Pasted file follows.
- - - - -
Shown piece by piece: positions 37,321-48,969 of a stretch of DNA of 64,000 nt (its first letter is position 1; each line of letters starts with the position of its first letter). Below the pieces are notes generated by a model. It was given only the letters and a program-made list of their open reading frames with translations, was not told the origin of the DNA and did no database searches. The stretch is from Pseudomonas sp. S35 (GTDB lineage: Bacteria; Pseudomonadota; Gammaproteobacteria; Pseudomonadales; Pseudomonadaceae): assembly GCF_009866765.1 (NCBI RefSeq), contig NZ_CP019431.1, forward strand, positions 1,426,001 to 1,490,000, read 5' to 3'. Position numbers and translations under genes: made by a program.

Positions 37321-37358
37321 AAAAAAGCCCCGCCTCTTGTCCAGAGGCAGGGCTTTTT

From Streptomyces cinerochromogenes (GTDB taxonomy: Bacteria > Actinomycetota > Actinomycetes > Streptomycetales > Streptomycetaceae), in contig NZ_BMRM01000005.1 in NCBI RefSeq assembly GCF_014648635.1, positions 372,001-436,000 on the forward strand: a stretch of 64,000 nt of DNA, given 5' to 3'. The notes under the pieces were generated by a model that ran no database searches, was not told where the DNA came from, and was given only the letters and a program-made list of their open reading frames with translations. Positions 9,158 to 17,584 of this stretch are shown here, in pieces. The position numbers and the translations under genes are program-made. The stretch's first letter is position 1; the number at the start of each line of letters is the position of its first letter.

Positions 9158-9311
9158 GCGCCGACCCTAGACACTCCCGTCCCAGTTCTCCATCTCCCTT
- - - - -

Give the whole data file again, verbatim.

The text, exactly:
Shown piece by piece: positions 37,321-48,969 of a stretch of DNA of 64,000 nt (its first letter is position 1; each line of letters starts with the position of its first letter). Below the pieces are notes generated by a model. It was given only the letters and a program-made list of their open reading frames with translations, was not told the origin of the DNA and did no database searches. The stretch is from Pseudomonas sp. S35 (GTDB lineage: Bacteria; Pseudomonadota; Gammaproteobacteria; Pseudomonadales; Pseudomonadaceae): assembly GCF_009866765.1 (NCBI RefSeq), contig NZ_CP019431.1, forward strand, positions 1,426,001 to 1,490,000, read 5' to 3'. Position numbers and translations under genes: made by a program.

Positions 37321-37358
37321 AAAAAAGCCCCGCCTCTTGTCCAGAGGCAGGGCTTTTT

From Streptomyces cinerochromogenes (GTDB taxonomy: Bacteria > Actinomycetota > Actinomycetes > Streptomycetales > Streptomycetaceae), in contig NZ_BMRM01000005.1 in NCBI RefSeq assembly GCF_014648635.1, positions 372,001-436,000 on the forward strand: a stretch of 64,000 nt of DNA, given 5' to 3'. The notes under the pieces were generated by a model that ran no database searches, was not told where the DNA came from, and was given only the letters and a program-made list of their open reading frames with translations. Positions 9,158 to 17,584 of this stretch are shown here, in pieces. The position numbers and the translations under genes are program-made. The stretch's first letter is position 1; the number at the start of each line of letters is the position of its first letter.

Positions 9158-9311
9158 GCGCCGACCCTAGACACTCCCGTCCCAGTTCTCCATCTCCCTT